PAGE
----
Improvements to the 60-Day Rollover Requirements in Retirement Plans

The Internal Revenue Service (IRS) released Revenue Procedure 2016-47 on August 24, 2016, allowing for a waiver of the 60-day rollover requirement in Sections 402(c)(3) and 408(d)(3) of the Internal Revenue Code (Code).  The new guidance allows for a self-certification procedure that a participant can use when rolling funds over from one qualified plan to another or rolling funds into an IRA.

Code Section 402(c)(3) allows any amount distributed from a qualified retirement plan to be excluded from income if it is transferred to an eligible retirement plan no later than 60 days following the day a distribution is received by a participant.  This rule applies to all 401(k), 403(b), and eligible 457 governmental plans.  Revenue Procedure 2003-16 established a letter-ruling procedure that allowed participants to apply for a waiver of the 60-day rollover requirement.

Revenue Procedure 2016-47 now allows plan participants to make written certification to a plan administrator that a rollover contribution satisfies specific conditions.  Those conditions are:

  1. No prior denial by the IRS. If the IRS has previously denied a waiver request to a rollover of all or part of the distribution, a taxpayer cannot self-certify.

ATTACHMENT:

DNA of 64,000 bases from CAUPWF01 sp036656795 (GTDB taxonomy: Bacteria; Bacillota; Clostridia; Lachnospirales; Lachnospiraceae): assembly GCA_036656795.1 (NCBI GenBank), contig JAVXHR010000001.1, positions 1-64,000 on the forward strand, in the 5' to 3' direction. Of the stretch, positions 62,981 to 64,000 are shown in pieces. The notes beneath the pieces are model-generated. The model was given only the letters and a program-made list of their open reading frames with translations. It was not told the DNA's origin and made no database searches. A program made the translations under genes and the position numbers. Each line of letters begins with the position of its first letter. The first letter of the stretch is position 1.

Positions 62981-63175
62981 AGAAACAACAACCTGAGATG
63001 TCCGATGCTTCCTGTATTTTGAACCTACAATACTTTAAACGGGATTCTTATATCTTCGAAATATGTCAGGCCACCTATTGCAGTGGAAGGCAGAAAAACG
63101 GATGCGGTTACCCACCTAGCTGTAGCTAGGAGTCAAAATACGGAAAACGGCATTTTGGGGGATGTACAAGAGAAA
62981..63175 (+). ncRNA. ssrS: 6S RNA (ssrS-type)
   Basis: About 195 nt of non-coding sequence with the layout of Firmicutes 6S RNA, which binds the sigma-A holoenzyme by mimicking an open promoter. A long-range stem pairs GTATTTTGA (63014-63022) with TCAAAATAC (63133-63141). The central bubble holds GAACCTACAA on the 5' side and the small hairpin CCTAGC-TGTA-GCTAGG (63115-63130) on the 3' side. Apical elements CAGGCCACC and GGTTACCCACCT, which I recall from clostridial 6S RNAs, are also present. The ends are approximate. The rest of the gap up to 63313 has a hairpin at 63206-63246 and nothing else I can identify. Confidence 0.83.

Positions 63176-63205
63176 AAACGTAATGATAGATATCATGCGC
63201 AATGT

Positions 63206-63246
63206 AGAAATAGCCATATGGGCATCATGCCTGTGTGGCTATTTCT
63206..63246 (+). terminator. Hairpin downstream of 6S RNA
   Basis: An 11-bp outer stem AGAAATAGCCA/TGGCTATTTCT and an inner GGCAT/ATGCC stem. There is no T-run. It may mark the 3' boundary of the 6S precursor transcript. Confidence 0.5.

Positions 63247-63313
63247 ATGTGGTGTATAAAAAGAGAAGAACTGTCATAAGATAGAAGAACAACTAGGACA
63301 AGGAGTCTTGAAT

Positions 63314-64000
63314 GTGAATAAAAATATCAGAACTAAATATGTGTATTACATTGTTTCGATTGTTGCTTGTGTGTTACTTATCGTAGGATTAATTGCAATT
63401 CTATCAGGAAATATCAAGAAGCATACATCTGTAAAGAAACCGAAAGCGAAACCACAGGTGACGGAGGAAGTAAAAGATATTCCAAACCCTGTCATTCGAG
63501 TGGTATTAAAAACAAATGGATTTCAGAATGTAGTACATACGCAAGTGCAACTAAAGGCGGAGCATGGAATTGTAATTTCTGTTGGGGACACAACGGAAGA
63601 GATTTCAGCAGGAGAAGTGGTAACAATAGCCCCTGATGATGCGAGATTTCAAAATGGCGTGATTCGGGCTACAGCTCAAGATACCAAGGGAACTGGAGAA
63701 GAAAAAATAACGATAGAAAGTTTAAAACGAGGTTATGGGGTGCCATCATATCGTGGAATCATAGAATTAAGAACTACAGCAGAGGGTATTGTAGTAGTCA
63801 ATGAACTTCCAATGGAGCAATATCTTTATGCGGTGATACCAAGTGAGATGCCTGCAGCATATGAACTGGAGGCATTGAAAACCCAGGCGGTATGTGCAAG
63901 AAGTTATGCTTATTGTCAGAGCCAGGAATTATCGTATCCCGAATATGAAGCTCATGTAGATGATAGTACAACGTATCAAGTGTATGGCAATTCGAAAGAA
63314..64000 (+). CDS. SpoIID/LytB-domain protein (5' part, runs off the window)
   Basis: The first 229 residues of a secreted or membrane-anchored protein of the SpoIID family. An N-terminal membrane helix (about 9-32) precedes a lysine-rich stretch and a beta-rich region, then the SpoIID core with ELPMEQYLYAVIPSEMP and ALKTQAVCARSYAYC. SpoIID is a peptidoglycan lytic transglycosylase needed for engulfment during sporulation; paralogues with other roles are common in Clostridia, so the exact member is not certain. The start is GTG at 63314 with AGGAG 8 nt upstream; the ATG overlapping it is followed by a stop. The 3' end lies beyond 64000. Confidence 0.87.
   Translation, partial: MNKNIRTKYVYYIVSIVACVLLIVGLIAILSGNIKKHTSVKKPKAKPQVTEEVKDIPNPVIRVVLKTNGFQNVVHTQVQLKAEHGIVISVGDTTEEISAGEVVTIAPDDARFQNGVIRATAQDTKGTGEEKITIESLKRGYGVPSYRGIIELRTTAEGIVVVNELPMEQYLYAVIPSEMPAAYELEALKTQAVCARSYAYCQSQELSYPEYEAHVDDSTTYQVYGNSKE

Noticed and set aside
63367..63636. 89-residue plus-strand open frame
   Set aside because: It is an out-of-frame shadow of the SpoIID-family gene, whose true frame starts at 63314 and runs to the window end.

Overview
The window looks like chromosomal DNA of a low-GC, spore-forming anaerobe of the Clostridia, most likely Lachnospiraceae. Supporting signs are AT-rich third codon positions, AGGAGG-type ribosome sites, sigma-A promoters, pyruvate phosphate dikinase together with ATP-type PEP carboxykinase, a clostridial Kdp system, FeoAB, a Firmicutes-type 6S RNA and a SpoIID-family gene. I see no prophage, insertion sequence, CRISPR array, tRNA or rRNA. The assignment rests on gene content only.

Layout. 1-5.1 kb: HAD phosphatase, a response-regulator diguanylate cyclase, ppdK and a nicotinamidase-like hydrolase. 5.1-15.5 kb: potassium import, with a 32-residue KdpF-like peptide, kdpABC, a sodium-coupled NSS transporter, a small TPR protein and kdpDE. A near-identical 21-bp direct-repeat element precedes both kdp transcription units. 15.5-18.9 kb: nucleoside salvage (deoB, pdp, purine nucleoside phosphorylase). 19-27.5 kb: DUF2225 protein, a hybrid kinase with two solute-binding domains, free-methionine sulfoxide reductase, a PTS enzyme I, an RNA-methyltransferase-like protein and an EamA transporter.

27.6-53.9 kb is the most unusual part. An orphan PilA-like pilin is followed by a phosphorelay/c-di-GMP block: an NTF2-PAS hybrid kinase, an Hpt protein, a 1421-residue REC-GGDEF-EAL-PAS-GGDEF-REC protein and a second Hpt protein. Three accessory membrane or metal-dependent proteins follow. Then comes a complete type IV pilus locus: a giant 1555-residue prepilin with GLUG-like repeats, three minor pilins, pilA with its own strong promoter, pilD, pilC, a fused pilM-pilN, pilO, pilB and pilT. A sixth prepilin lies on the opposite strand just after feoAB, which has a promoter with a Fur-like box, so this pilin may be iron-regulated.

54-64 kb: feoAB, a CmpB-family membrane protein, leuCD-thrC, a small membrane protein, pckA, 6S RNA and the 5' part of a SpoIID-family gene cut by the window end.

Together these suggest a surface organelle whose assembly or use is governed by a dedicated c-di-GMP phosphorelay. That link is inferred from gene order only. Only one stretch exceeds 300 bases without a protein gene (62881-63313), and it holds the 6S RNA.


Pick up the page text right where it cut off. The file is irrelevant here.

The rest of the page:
2. Reason for missing the 60-day deadline. The taxpayer must have missed the 60-day deadline due to one or more of the following reasons:
    • An error committed by the financial institution receiving the contribution or making the distribution to which the contribution relates;
    • The distribution, having been made in the form of a check, was misplaced and never cashed;
    • The distribution was deposited into and remained in an account that the taxpayer mistakenly thought was an eligible retirement plan;
    • The taxpayer’s principle residence was severely damaged;
    • A member of the taxpayer’s family died;
    • The taxpayer or a member of the taxpayer’s family was seriously ill;
    • The taxpayer was incarcerated;
    • Restrictions were imposed by a foreign country;
    • A postal error occurred;
    • The distribution was made on account of a levy and the proceeds of the levy have been returned to the taxpayer;
    • The party making the contribution to which the rollover relates delayed providing the information that the receiving plan required to complete the rollover despite the taxpayer’s reasonable efforts to obtain the information.
  3. Contribution as soon as practicable; 30-day safe harbor. The contribution must be made to the plan as soon as practicable after the reason listed above no longer prevent the taxpayer from making the contribution.[1]

Plan administrators may now rely on the participant’s self-certification unless the plan administrator has actual knowledge that is contrary to the self-certification.  This self-certification is not deemed a waiver by the IRS of the 60-day rollover requirement, but the participant may report the rollover as a valid contribution until later informed otherwise by the IRS.

[1] Rev. Proc. 2016-47